CLIMATE-RELATED hazards resulted in an estimated P506.1 billion (about $10 billion) in losses and damage for the Philippines in over a decade, the Department of Finance (DOF) said.
Based on DOF data, this already makes up 98.2 percent of the country’s total estimated losses and damage of P515.1 billion (around $10.6 billion) from 2010 to 2020. Annually, this is equivalent to an average of P48.9 billion, which is about 0.33 percent of the GDP. This, despite the Philippines contributing only 0.3 percent of the planet’s total greenhouse gas emissions.
The DOF said this shows the country’s “extreme vulnerability to the climate crisis,” adding that the Philippines constantly experiences unavoidable losses and damage amounting to 0.5 percent of its annual GDP primarily from an increasingly unpredictable climate.
Every year, the Philippines is struck by around 20 tropical cyclones and an almost daily occurrence of seismic shocks.
Being a climate-vulnerable country, the Philippines has much at stake in reversing the devastating effects of global warming, Finance Secretary Carlos Dominguez III said.
“As I have said on many occasions, I am determined to set the Philippines as an example for all nations in setting the standards for mitigating the impact of climate change. I want us to be a world leader in this area through our climate ambition,” said Dominguez.
Dominguez, who is chairman-designate of the Climate Change Commission (CCC), heads the Philippine delegation to the ongoing 26th United Nations Climate Change Conference of the Parties (COP26) in Glasgow, Scotland.
At the opening of the 2021 Annual Meeting of the Asian Infrastructure Investment Bank (AIIB), Dominguez earlier called on Western countries that are largely responsible for the most GHG emissions to act now in significantly reducing their carbon footprints, and to make good on their commitments to extend the financing needed by climate-vulnerable countries to transition to a clean energy future.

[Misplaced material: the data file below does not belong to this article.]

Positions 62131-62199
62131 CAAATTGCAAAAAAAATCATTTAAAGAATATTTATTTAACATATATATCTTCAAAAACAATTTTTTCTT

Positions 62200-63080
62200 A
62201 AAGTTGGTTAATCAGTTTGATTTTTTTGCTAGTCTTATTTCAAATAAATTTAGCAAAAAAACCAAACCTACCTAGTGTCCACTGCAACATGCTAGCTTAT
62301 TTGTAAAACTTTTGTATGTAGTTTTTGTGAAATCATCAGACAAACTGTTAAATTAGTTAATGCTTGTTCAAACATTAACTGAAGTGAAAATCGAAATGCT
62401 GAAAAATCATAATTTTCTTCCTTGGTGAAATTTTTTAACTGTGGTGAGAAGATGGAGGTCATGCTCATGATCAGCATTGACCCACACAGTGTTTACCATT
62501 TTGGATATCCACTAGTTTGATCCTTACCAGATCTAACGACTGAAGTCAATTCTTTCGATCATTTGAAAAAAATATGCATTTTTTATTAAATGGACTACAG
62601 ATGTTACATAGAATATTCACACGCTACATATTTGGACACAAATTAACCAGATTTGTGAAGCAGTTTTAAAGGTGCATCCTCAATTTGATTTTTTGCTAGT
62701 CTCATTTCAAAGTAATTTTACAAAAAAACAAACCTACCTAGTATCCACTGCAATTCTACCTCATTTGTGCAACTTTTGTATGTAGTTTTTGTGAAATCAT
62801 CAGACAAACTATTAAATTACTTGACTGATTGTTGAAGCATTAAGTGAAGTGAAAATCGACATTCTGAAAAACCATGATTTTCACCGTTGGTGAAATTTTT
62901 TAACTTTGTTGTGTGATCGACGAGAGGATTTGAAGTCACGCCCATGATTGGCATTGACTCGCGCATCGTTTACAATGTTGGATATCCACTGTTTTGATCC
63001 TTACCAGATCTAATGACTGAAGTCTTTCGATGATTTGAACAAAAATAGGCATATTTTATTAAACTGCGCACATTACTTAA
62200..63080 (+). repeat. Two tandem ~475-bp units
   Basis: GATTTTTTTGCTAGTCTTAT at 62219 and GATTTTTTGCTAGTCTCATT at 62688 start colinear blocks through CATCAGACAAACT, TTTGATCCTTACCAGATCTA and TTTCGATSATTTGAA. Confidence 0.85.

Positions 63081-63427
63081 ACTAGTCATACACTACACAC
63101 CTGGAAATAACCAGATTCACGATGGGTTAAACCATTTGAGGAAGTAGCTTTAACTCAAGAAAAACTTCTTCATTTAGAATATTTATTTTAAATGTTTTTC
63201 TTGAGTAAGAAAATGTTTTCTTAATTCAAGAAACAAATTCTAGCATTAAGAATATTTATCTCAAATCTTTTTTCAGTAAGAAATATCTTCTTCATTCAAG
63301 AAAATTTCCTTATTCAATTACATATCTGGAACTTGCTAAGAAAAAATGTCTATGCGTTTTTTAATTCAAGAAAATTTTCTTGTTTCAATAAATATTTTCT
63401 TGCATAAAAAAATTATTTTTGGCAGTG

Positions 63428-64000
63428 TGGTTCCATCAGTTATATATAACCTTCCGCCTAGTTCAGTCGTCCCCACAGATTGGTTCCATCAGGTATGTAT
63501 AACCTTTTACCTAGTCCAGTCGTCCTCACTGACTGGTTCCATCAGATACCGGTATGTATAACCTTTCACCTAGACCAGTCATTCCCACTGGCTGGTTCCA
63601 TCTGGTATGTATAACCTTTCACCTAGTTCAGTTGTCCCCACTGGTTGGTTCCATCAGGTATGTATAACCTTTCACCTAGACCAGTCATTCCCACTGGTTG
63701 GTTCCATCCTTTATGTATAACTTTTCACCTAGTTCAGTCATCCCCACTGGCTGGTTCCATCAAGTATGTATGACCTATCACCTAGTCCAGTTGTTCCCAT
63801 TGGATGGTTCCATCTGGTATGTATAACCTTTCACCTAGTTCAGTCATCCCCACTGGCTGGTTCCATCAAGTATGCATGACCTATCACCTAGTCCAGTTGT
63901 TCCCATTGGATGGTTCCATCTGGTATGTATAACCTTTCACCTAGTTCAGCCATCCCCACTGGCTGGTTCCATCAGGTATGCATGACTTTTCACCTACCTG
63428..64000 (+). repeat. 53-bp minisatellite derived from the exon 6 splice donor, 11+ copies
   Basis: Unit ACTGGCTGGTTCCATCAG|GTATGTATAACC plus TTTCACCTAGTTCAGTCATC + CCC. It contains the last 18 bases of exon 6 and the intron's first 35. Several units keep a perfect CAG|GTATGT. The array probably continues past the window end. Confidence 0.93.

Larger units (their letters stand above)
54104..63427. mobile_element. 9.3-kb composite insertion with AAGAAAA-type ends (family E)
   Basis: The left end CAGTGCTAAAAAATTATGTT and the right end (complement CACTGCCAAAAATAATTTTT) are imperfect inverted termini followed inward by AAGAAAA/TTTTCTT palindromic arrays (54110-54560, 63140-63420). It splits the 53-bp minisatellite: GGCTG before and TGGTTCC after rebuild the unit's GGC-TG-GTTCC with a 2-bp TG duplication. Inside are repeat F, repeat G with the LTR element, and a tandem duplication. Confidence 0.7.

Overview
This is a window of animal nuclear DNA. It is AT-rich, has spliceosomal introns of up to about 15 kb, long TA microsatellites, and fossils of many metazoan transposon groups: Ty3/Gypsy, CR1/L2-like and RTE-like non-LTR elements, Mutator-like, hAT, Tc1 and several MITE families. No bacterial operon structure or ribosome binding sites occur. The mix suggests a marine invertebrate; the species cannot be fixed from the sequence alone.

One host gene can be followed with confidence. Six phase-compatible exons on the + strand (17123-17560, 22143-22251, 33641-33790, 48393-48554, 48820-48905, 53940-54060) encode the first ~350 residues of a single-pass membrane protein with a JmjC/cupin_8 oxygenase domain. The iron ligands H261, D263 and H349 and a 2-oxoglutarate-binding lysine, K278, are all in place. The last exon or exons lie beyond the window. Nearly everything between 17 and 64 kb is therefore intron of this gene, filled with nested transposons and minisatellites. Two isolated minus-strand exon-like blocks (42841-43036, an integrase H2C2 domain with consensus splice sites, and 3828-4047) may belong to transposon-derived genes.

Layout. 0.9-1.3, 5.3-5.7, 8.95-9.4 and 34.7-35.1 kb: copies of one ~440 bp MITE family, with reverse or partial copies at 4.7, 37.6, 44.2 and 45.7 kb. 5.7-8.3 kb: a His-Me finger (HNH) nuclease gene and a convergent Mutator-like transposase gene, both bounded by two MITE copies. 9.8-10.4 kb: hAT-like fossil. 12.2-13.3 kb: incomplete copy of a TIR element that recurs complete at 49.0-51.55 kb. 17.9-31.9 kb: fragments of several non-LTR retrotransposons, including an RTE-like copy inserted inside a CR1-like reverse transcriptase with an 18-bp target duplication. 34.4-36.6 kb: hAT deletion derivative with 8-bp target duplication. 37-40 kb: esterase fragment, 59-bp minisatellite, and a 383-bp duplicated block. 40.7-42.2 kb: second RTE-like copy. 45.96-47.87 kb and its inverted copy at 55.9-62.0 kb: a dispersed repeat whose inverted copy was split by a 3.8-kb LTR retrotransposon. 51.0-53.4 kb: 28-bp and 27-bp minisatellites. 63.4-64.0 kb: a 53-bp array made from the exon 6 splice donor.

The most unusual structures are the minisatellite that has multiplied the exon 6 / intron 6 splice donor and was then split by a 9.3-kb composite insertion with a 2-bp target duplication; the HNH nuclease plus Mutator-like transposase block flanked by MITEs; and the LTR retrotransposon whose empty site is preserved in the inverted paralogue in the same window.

The finance chief said earlier the need for these countries to accept the responsibility of financing the transition to carbon neutrality.
The Philippines has committed to a projected greenhouse gas emission reduction and avoidance of 75 percent from 2020 to 2030 for the sectors of agriculture, wastes, industry, transport, and energy, as its National Determined Contribution (NDC) to the Paris Agreement.
Fiscal risk statement
According to the DOF, the latest Fiscal Risk Statement (FRS) released this year by the Bureau of the Treasury (BTr) “cites the country’s exposure to natural disasters as a major source of downside risks for the national government’s fiscal position.”
The FRS is drawn up annually to identify the fiscal risks to which the Philippines is exposed to, and at the same time, outlines the key programs and measures put up by the government to manage these risks.
In 2020 alone, based on the preliminary 2022 FRS, P74.75 billion worth (approximately $1.49 billion) of damage was recorded—resulting from disasters, including three consecutive typhoons that collectively caused the largest damage of P69.02 billion (approximately $1.38 billion). Economic losses were estimated at P35.74 billion (approximately $714.8 million).
In 2019, a single tropical cyclone—Typhoon Tisoy (international code name Kammuri)—recorded the most damage at P6.6 billion (approximately $132.0 million), of which P2.9 billion (approximately $58 million) and P3.7 billion (approximately $74 million) pertain to infrastructure and agriculture damage, respectively, the DOF said.
Losses and damage from extreme weather events reached 4 percent of GDP in 2013 as a result of Supertyphoon Yolanda (international code name Haiyan), which killed over 6,000 people, according to the National Disaster Risk Reduction and Management Council (NDRRMC).
9th most weather-affected country
Based on the 2020 World Risk Index, the Philippines ranked 9th out of 181 nations in the world as the most affected country from extreme weather events.
Meanwhile, the Philippines ranked 4th among 10 countries most severely hit by extreme weather events from 2000 to 2019.
Being an archipelago, the Philippines is also greatly threatened by rising sea levels as an offshoot of global warming.
Based on satellite observations, the level of the Philippines’s surrounding seas has increased at a rate of 5.7-7.0 mm/year from 1993 to 2015, twice the highest global average rate of 2.8-3.6 mm/year observed between 1993 and 2010.
Sea level rise, which has been identified by the CCC’s reconstituted National Panel of Technical Experts (NPTE) among the top 10 climate-induced risks in the country, is putting at extreme risk 64 coastal provinces, 822 coastal municipalities and 25 major coastal cities.
The country lost about 68 percent and 82 percent corals and seagrass cover, respectively, from 2009-2016, which was exacerbated by climate change impacts, such as coral bleaching and ocean acidification. This accelerated fish catch depletion as commercial fish move from warm to cooler and deep waters.
Image courtesy of Philippine Coast Guard via AP